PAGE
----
Medical devices are largely designed in the United States and while the US has a decent size medical device manufacturing industry, it has been significantly moved offshore the last twenty or so years. The offshoring I've been part of hasn't worked out nearly as well as the executives planning the move has hoped with the offshore sites running into labor or quality problems that took years to work through. Two articles have recently caught my attention on companies starting to inshore production.
The NY Times published an article which covers the negatives of out sourcing and companies who have shifted manufacturing to the United States:
Time was foremost among them. The Indian mill needed too much time — three to five months — to perfect its designs, send samples, schedule production, ship the fabric to the United States and get it through customs. Mr. Winthrop was hesitant to predict demand that far in advance.
There were also communication issues. Mr. Winthrop would send the Indian factory so-called tech packs that detailed exactly what kind of fabric he wanted and what variations he would allow. But even with photos and drawings, the roll-to-roll variance was big. And he couldn’t afford to fly to India regularly, or hire someone to monitor production there.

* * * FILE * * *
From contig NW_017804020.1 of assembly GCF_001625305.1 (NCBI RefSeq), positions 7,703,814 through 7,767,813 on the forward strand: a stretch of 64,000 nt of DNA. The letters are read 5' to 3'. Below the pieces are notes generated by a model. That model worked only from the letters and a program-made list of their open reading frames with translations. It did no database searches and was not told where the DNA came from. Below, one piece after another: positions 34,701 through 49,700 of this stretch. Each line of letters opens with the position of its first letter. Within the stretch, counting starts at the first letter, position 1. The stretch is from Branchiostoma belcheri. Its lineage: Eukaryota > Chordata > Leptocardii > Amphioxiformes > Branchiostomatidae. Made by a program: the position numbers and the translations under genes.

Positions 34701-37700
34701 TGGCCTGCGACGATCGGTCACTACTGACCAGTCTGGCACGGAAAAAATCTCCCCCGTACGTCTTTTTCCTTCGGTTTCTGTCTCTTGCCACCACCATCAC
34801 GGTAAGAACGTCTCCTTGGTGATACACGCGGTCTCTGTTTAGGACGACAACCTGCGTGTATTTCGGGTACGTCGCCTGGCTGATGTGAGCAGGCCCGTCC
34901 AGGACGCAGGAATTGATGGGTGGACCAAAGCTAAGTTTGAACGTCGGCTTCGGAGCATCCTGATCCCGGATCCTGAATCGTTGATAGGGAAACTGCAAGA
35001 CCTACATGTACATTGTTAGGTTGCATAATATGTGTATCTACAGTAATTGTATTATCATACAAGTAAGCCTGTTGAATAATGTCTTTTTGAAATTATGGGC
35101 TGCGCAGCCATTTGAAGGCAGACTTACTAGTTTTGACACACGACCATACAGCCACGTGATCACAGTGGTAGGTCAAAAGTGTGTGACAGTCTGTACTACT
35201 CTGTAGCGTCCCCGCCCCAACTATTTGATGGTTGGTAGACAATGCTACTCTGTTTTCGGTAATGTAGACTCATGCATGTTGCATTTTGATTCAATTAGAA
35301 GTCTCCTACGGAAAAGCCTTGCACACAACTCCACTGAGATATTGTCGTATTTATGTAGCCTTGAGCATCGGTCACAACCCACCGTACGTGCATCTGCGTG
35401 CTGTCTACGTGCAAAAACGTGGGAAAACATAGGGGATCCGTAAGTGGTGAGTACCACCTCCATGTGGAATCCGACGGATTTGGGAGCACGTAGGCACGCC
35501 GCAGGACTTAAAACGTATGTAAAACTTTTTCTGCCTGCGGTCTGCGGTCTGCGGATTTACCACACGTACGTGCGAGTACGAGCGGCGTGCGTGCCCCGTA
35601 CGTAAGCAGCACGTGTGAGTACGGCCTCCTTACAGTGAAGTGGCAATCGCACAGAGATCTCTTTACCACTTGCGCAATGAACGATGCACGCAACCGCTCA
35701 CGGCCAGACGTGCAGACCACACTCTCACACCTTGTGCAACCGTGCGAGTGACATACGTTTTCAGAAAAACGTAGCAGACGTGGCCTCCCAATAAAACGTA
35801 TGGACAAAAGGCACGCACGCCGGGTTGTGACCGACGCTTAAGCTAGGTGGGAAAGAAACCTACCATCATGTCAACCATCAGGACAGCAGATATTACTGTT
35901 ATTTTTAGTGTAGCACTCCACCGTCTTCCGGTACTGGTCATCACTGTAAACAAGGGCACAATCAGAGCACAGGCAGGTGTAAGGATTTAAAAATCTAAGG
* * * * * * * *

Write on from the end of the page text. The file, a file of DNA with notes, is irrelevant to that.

He also found that suppliers deferred to his wishes, rather than being frank about some of his choices, which weren’t, he conceded, always good ones.These negatives match my observations and aren't easily solvable. Additionally, Atomic Delights details how Apple makes the Mac Pro in the United States:
What makes Apple fascinating is not that they are using some wiz-bang alien technologies to make things - even here in Portland, Oregon, all the technologies Apple shows in this video are in-practice across numerous local factories. What makes Apple unique is that they perform their manufacturing with remarkable precision and on a scale that is simply astonishing, using techniques typically reserved for the aerospace or medical device industries.Usually a company undergoes an expensive clean up the line activity (clarifying documentation, improving equipment, etc.) before offshoring, then still runs into the problems. I think if companies spent more of the money they spend on offshoring on improving production processes then they could be just as profitable in the US.